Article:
Overview - Harlow ECL Programme
Blockbuster History: Architecture, Artifacts, and World Class Heritage Sites
The 15th offering of the English Cultural Landscape program will take place during the spring semester of 2015.
The program will consist of four courses taught by Jerry Pocius of the Department of Folklore and an instructor from the Department of Archaeology. Two courses will deal with architecture in all its forms, from the castles and mansion estates of the wealthy to the ordinary vernacular housing of the urban and rural poor. One course will examine English material culture, including ceramics, furniture, glass, and other household items.The fourth course will examine how English heritage and culture has been put on display in museums and historic sites, and how the interpretation of English heritage has changed over the years.
Within this overall framework, the 2015 offereing will be focusing on exceptional heritage venues, including eight of UNESCO's World Heritage Sites located in southern England. Besides these internationally-recognized sites, students will also visit places important in the current Canadian heritage world--specfically, the World War I battlefields of Beaumont Hamel, Vimy, and Yres. These are especially significant as Canada commemorates the 100th anniversary of the First World War.
There are two components to the courses: classroom work before the UK trip, and six-weeks of field trips based at Harlow. There will be six weeks of lectures in St. John’s prior to the departure for Harlow in late June. Unlike other offerings, no classes will be held in the UK. Rather, the time there is focused on three full-day field trips planned for most weeks. These field trips are the central component of the programme, and will enable students to examine firsthand the subject matter of the courses. Students will maintain a field book in which they will record things seen and reactions to the observed material world, as well as complete a field project as part of their course work.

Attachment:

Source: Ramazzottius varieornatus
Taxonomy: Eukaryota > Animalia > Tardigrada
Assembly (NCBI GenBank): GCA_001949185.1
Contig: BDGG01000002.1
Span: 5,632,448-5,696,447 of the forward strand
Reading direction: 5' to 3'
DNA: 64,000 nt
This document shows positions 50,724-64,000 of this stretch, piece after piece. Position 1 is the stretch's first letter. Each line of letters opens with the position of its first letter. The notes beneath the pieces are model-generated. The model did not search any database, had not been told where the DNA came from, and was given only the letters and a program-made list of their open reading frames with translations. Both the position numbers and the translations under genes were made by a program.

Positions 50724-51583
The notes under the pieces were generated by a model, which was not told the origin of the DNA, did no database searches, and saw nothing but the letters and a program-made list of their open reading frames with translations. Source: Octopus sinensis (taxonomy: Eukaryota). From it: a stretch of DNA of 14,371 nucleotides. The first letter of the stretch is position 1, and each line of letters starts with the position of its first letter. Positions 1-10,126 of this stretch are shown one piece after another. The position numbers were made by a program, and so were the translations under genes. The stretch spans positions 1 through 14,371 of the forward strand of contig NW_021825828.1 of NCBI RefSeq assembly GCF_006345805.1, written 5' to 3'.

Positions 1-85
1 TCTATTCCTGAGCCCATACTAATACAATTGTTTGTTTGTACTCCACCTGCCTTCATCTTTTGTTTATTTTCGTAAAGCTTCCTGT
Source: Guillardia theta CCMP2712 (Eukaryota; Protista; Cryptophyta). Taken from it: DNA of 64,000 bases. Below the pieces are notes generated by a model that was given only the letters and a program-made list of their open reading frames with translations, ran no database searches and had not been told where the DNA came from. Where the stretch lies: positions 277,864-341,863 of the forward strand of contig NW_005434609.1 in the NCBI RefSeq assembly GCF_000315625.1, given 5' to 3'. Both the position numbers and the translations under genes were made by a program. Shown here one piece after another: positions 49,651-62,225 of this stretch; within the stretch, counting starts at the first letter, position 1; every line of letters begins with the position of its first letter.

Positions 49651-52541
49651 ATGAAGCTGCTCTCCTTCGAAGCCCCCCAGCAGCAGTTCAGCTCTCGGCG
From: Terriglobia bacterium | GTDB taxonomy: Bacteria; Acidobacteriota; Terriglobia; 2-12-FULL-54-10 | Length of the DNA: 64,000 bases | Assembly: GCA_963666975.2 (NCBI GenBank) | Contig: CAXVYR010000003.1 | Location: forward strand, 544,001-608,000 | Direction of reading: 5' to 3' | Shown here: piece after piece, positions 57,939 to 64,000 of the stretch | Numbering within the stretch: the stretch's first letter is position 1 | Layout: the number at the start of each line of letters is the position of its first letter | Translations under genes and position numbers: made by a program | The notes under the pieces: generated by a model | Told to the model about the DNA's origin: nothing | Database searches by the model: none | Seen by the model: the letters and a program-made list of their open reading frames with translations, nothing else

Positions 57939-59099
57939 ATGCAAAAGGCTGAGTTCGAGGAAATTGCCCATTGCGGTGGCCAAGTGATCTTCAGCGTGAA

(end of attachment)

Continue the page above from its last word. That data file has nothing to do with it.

Students will thus have four-day weekends where they can pursue their academic projects, as well as have the option to travel to easily accessible destinations such as Dublin, Paris, or Amsterdam.
All lectures will be recoreded in Lecture Capture and available through the D2L website. Those students who are unable to attend class lectures before departure will be able to view these online whenever convenient.
Field trips will include eight UNESCO World Heritage sites: Canterbury, the Tower of London, Greenwich, Stonehenge, Bath, Blenheim Palace, Kew Gardens, Westminster Abbey and the Houses of Parliament. Besides these, other outstanding heritage sites will be visited: Roman Verulamium; St. Albans and Ely Cathedrals; the mediaeval timber-frame architecture in Lavenham; Hampton Court (including its living history program); the first conservation area in the UK (the town of Stamford); 17th and 18th urban townhouses; specialized museums with collections ranging from stained glass and local history to antiquarian curiosities. Finally, the World War I French battlefields important to Newfoundland (and Canadian) history: Beaumont Hamel, Vimy, Ypres.
The English Cultural Landscape Programme provides a unique opportunity to understand English culture as it is reflected in the material world of the past and present. There are no prerequisites and students from any academic unit may apply.
For further information contact Dr. Jerry Pocius at 864-8366 (office ED 4040), email firstname.lastname@example.org .